During the year, privately-owned dailies, such as Prothom Alo, Inqilab, Amader Shomoy, Jugantor, Daily Star and Shamokal were also victims of judicial harassment. The newspapers had to employ a large number of lawyers to keep their editors and journalist out of prison in the face of around 100 defamation suits.
Journalists tortured by members of the military
Several journalists were tortured for investigating the security forces. Tasneem Khalil, journalist and blogger (tasneemkhalil.com), was detained and tortured in May after openly criticising the army for the spread of extra-judicial killings. The Human Rights Watch consultant and contributor to CNN was forced to flee the country. Jahangir Alam Akash, correspondent for the newspaper Sangbad, and for CSB News and German radio Deutsche Welle in Rajshahi, who had been investigating the ‘execution’ by the army of a student leader, was arrested by soldiers on 24 October. He was released on bail on 19 November and spoke about the hell he had lived through at an army camp. “Officers and soldiers tortured me for several hours: electric shocks, blows to my legs. I couldn’t walk for a week,” he said.
Police, acting under emergency laws, arrested two journalists in March in Moulvibazar in the north-east, after local politicians laid a defamation case against him. A correspondent for the Daily Star, Asduzzaman Tipu, spent one month in prison after being falsely accused of extortion.
No fewer than 15 journalists were arrested on the same evening when a curfew was imposed in August and around 30 others were beaten by police and soldiers deployed in the capital. The chief news editor of the privately-owned Baishakhi TV, Anis Alamgir, was beaten up by soldiers, while a photographer with the daily Dinkal was seriously injured by police. The authorities apologised by nobody was punished for the assaults.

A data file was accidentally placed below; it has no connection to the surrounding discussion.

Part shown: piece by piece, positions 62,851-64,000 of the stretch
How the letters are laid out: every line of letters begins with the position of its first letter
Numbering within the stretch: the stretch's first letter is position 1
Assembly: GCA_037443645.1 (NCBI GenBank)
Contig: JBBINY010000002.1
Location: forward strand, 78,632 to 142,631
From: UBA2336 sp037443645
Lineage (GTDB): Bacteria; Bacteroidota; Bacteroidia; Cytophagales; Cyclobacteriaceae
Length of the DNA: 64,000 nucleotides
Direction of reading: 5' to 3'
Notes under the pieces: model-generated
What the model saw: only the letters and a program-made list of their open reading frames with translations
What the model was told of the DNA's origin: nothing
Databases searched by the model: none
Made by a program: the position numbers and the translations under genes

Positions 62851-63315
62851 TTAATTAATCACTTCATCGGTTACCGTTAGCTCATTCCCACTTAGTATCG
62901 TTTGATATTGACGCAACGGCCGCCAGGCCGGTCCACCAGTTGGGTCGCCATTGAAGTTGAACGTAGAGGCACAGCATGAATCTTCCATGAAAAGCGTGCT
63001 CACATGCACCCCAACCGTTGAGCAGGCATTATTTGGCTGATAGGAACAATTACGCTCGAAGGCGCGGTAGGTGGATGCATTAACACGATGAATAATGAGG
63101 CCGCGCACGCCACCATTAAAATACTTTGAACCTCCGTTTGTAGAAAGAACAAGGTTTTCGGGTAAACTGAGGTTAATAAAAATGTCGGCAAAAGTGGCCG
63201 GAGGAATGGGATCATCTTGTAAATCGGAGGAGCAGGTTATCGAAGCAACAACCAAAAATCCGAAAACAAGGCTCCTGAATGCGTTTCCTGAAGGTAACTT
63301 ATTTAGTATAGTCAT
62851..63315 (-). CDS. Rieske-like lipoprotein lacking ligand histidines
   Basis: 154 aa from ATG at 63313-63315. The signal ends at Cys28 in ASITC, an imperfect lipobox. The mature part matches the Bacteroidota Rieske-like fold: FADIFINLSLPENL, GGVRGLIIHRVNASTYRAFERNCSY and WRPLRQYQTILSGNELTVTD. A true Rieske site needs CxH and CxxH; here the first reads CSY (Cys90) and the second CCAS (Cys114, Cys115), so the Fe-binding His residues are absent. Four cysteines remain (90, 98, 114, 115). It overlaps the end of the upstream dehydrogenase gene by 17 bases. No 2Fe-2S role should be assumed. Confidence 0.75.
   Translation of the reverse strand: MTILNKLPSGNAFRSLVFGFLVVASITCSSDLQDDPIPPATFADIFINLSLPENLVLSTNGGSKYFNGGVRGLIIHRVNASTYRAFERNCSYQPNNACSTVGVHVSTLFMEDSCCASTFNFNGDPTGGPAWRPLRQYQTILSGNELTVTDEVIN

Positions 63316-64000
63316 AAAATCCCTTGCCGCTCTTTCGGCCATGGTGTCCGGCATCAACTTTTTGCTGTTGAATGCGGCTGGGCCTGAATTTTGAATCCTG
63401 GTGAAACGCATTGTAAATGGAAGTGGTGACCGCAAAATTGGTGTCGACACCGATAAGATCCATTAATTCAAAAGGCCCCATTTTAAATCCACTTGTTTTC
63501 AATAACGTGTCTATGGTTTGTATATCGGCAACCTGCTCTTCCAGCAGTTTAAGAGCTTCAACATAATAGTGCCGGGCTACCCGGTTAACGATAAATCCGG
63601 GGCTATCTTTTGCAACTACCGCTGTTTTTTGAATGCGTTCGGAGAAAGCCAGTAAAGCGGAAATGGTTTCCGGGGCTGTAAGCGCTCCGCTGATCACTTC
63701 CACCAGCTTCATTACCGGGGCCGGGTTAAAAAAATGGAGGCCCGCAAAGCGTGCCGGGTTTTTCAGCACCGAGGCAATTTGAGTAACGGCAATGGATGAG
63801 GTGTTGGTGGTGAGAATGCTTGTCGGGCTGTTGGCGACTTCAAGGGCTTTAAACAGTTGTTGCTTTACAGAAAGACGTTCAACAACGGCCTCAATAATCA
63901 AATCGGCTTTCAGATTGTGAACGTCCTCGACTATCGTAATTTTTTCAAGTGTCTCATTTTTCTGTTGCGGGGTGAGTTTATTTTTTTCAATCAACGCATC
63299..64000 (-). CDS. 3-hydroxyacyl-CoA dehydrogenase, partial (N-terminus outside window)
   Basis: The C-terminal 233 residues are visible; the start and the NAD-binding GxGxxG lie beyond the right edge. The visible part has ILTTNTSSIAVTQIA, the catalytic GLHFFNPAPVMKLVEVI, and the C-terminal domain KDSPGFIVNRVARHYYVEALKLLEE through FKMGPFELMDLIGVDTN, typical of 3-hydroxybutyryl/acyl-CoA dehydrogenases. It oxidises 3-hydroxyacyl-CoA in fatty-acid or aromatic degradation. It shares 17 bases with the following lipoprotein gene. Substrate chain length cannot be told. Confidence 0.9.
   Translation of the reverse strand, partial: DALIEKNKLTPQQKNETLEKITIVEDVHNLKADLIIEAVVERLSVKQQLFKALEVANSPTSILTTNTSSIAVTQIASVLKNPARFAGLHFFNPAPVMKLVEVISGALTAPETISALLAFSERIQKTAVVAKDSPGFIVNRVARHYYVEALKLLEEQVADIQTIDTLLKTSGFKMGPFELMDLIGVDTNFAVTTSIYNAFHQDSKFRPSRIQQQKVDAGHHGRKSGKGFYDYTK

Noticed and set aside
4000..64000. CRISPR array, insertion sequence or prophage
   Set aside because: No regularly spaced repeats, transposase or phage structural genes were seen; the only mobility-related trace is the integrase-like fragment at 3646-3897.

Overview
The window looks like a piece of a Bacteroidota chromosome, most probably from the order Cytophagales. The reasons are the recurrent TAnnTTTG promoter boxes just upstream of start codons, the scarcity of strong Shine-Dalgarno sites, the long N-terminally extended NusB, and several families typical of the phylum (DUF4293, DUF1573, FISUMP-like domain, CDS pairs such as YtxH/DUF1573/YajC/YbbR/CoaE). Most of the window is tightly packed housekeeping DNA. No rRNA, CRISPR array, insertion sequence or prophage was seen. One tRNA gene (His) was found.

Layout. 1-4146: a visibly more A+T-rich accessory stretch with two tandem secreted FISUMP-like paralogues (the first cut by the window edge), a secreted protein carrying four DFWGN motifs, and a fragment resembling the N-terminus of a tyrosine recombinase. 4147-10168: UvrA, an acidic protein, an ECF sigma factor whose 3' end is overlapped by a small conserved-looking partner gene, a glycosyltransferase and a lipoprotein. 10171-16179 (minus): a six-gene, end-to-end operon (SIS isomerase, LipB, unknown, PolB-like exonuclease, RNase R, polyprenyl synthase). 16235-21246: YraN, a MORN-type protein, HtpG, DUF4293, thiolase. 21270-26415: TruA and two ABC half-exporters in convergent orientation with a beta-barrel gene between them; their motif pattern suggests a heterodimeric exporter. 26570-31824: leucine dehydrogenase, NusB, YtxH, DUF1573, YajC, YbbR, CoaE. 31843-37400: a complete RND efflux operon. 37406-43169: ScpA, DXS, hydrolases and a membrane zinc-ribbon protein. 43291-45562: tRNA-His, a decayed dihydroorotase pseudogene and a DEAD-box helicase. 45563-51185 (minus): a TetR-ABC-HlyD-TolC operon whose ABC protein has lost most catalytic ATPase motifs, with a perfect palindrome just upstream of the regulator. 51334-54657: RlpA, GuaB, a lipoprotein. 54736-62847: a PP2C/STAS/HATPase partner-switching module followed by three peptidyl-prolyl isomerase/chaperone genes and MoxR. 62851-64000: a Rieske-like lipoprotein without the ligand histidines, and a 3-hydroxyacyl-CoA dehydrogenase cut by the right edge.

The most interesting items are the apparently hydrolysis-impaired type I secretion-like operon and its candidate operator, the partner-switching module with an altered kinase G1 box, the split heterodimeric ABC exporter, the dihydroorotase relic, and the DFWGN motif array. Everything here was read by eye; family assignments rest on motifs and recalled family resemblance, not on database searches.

On the other hand, the anti-crime struggle allowed the arrest of suspects in the murders of journalist Gautam Das in 2005 and of Shamsur Rhaman in 2000. And several politicians, including Shahidul Islam, former member of Parliament from the Kushtia region, responsible for attacks on journalists in 2006, were taken into custody.
Although weakened, Jihadist groups continued to threaten journalists. An Islamist group threatened an attack on the Jatiya press club in May and in April extremists sent a letter containing death threats to a journalist on the daily Bhorer Kagoj, in Chittagong in the south-east of the country.
Finally, even though no journalist was killed for their work in 2007, the authorities did not fully clear up the circumstances of the death in March of Jamal Uddin, correspondent for the news agency Abas and local newspaper Dainik Giri Darpan, in Rangamati in the south-east, whom the authorities said had committed suicide. The president of the Rangamati press club said the journalist’s body bore marks of blows all over his body, which had been found lying at the foot of a tree, with a rope around his neck.